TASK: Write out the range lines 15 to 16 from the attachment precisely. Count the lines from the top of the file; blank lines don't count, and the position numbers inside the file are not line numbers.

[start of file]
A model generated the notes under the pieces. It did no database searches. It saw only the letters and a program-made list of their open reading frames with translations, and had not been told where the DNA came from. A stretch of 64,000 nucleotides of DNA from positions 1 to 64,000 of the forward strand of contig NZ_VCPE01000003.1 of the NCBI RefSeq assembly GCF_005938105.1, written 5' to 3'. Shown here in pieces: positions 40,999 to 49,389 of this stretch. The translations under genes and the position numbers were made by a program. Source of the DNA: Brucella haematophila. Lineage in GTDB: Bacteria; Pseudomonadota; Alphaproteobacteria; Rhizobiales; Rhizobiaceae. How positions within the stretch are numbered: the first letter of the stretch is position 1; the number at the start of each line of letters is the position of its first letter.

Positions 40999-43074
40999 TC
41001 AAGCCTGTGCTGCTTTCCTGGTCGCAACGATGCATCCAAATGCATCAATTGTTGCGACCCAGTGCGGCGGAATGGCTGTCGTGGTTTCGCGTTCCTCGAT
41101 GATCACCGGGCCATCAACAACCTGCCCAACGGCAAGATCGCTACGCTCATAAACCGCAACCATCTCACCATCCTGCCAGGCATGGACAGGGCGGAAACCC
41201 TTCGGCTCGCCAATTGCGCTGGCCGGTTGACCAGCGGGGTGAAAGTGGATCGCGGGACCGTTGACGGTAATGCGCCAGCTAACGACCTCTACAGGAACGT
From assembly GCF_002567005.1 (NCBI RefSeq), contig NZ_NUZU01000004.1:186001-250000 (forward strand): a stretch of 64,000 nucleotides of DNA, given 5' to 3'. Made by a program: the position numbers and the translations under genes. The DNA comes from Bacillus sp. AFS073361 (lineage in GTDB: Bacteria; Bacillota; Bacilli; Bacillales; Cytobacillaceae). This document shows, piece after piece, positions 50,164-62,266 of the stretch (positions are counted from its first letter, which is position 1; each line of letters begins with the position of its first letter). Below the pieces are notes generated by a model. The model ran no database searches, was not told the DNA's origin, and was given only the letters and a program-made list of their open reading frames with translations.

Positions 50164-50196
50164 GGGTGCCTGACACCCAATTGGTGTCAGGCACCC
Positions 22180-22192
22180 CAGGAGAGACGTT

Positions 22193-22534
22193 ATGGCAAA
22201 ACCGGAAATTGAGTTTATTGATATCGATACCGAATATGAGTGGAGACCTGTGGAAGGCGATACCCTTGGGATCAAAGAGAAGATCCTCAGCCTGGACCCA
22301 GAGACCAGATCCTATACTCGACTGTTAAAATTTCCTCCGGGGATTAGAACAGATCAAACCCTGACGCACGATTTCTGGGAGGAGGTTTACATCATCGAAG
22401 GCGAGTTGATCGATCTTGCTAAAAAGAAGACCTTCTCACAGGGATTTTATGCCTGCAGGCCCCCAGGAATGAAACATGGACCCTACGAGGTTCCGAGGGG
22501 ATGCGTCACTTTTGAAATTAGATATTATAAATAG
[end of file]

22301 GAGACCAGATCCTATACTCGACTGTTAAAATTTCCTCCGGGGATTAGAACAGATCAAACCCTGACGCACGATTTCTGGGAGGAGGTTTACATCATCGAAG
22401 GCGAGTTGATCGATCTTGCTAAAAAGAAGACCTTCTCACAGGGATTTTATGCCTGCAGGCCCCCAGGAATGAAACATGGACCCTACGAGGTTCCGAGGGG